September 19, 2011
Manure management experts are telling producers to keep an eye on manure pit levels because they may fill up faster when distiller’s dried grains with solubles (DDGS) are fed. University of Minnesota animal scientist Jerry Shurson says swine diets containing the ethanol byproduct have a higher fiber content than traditional corn and soybean meal rations, which increases fecal output.
“When feeding DDGS at the 30-40% level, which is now commonly fed in grow-finish diets, a higher amount of manure volume may mean manure storage time is reduced,” he says.
Larry Jacobson, University of Minnesota agricultural engineer, notes that even though manure output only increases 5-10% with DDGS, the increase is noteworthy for pork producers who only empty manure pits once a year.
Manure composition does not seem to change significantly when feeding DDGS, depending upon other dietary ingredient levels. Shurson says the high protein content relative to lysine can potentially increase nitrogen content in manure, but adding synthetic amino acids helps reduce excess nitrogen in the diet and in the manure.
Phosphorus digestibility is higher when feeding DDGS, so the amount of inorganic phosphorus may be reduced. “Depending on the age of the pig and diet formulation method, we may see a slight reduction in manure phosphorus when feeding DDGS,” Shurson says. Manure potassium levels do not change significantly with DDGS in diets, he adds.
Limited research has been conducted to determine if feeding diets with DDGS affects gas and odor emissions from swine manure. The level of sulfur in distiller’s grains, combined with amounts of dietary sulfur from other ingredients, such as copper sulfate, may increase hydrogen sulfide gas levels.
Higher fecal nitrogen levels also have the potential to raise the amount of ammonia released. In limited studies, the effects of feeding DDGS have been inconsistent for hydrogen sulfide and ammonia emissions.
Pit Foaming Still Perplexing
Jacobson says increased microbial activity in manure pits when DDGS are fed results in fewer solids and less manure crust formation, which may make agitation and pumping easier. However, the microbial activity may also contribute to the perplexing manure pit foaming problems reported by producers throughout the north-central states in recent years.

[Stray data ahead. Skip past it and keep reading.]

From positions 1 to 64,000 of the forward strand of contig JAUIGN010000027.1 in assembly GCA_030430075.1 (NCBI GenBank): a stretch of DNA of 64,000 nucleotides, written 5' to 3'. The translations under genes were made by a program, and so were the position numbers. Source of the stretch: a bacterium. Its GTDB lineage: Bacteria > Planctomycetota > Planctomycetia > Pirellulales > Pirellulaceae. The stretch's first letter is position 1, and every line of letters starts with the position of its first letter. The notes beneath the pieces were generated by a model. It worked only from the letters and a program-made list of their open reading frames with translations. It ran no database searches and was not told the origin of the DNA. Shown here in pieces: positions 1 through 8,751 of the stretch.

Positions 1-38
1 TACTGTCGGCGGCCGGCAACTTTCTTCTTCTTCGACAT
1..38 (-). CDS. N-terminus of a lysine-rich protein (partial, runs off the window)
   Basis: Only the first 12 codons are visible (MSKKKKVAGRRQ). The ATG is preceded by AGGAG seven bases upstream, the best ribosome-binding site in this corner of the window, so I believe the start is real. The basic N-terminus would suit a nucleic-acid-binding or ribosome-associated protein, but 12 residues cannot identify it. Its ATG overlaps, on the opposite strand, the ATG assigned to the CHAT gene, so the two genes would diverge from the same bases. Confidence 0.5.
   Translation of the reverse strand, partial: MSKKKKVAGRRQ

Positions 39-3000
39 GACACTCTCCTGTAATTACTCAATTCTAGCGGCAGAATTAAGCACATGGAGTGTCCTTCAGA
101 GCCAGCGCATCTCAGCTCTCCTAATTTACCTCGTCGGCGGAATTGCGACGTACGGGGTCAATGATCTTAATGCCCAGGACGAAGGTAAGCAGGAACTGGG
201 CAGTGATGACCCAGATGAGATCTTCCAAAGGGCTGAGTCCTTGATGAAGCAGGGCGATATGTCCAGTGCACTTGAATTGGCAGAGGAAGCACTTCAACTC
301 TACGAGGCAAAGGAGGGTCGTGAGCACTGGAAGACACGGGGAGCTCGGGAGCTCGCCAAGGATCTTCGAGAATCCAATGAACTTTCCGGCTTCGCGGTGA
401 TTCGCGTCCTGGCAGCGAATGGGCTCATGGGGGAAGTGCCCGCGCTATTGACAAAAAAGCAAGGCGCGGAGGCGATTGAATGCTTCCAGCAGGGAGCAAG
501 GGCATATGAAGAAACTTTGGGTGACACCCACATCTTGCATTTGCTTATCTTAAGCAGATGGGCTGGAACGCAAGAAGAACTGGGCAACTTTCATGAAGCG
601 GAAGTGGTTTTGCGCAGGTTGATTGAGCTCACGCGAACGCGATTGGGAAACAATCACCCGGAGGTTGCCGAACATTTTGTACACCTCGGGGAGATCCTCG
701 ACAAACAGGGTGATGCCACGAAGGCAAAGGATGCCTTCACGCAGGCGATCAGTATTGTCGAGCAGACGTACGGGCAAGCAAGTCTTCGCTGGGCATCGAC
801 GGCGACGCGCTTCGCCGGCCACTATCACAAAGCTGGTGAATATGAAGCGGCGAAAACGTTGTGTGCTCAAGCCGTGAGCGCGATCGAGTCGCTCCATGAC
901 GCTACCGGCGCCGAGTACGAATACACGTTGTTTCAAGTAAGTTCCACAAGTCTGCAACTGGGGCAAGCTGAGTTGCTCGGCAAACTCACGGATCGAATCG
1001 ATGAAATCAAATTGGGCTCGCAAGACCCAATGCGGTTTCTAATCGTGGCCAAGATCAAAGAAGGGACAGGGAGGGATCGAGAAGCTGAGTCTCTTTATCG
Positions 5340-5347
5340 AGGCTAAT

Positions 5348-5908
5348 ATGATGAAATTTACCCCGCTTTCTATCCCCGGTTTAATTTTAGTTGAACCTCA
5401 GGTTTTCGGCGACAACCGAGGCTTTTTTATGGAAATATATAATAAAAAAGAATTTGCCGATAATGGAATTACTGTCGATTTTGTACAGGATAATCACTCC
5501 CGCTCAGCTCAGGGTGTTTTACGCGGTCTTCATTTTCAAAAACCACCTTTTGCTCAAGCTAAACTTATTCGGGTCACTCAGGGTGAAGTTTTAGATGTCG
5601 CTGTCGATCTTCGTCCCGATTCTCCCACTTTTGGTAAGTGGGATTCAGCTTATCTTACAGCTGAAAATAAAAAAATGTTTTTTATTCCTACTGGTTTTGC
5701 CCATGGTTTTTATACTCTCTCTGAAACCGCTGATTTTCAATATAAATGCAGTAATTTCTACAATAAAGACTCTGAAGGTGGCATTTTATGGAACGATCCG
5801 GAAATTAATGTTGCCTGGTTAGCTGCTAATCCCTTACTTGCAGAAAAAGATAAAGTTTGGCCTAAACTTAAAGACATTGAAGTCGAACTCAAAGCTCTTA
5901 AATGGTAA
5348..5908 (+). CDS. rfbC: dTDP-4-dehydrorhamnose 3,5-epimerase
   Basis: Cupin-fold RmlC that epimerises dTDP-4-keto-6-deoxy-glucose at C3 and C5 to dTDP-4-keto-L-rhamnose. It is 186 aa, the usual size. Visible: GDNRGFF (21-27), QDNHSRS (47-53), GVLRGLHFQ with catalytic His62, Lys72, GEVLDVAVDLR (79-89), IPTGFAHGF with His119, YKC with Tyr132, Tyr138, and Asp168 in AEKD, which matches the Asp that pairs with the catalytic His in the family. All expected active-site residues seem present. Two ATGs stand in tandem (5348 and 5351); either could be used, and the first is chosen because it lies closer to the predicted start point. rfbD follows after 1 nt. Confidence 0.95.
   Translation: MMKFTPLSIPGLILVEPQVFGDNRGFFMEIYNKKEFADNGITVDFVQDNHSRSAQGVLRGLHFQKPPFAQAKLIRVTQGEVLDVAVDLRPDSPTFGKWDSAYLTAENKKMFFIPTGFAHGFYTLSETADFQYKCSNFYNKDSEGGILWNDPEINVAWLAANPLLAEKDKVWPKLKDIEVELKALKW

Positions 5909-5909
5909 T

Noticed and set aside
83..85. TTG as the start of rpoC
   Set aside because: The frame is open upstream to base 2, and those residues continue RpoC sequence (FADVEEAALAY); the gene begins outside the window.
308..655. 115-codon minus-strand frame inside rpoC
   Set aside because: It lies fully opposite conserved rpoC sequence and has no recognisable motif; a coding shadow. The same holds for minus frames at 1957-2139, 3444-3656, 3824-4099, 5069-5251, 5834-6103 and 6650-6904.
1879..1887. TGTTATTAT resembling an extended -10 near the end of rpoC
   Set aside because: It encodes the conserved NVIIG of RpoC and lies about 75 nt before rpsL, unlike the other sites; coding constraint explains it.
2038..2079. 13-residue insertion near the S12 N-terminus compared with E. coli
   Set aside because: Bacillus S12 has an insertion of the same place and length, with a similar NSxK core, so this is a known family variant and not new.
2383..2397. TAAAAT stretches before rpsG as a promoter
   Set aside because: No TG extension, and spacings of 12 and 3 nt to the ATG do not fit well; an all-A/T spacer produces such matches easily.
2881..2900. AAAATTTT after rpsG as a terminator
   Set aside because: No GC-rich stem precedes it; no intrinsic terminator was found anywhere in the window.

But foam production is not a completely new challenge. For years, manure management experts only received a single call per year about manure pit foaming issues. Then, in 2009, manure pit foaming incidents in the Upper Midwest took a significant jump. This caused concern because foam on top of liquid manure in deep pit storage has a higher potential for flash fires or explosions. One southern Minnesota pork producer narrowly escaped serious injury when he was blown nearly 40 ft. out of a building during an explosion in 2009. Several other foam-linked barn explosions and flash fires have occurred in Iowa, Minnesota and Illinois the past two years.
Methane is always produced during anaerobic breakdown of manure. Foam captures this methane and can result in concentrations up to 70%, well above the 5-20% methane explosive range. When the foam bubbles break, a large release of methane occurs inside the barn, and it only takes a spark to set off an explosion, particularly during manure pumping and agitation phases.
Many wonder whether these pit foaming incidents are linked to DDGS in swine diets. “We don’t have hard evidence, but feeding DDGS seems to have the potential to contribute to some of the foaming issues,” Jacobson says. “I want to emphasize that it is not the only cause. Not every person who is feeding DDGS is having a foaming problem. Distiller’s grains may be just one factor when it comes to foaming, but it seems like too much of a coincidence that foaming did not become as big of an issue until we started feeding more DDGS.”
Jacobson is quick to add that the fundamental reasons behind foaming manure pits are not well understood, so more research on pit foaming is needed. “While DDGS seems to be playing a role, there are other factors to investigate, ranging from genetics to management to other ingredients used in the ration,” Jacobson says.
Collaborative research to help understand pit foaming issues is being conducted by the University of Minnesota, University of Illinois, Iowa State University, the University of Nebraska and South Dakota State University.
Lora Berg is a freelance writer from Lakeville, MN.
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